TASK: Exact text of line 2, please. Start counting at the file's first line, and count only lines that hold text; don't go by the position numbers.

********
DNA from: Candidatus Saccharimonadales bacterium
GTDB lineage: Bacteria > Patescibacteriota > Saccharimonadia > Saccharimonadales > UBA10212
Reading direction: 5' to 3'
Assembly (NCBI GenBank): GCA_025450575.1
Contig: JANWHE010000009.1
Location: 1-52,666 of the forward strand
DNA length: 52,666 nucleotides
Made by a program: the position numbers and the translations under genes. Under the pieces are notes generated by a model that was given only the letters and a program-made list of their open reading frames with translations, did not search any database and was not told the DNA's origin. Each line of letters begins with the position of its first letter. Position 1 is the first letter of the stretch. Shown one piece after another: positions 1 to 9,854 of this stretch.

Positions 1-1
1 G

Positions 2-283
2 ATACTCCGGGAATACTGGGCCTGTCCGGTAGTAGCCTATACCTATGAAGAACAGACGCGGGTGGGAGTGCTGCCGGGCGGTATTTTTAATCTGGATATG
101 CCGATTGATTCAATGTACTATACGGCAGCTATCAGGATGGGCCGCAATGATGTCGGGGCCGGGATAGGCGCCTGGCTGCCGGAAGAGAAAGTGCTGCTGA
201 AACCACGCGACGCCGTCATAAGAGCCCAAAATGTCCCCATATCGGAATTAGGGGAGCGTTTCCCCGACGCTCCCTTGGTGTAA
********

GTDB lineage: Bacteria > Patescibacteriota > Saccharimonadia > Saccharimonadales > UBA10212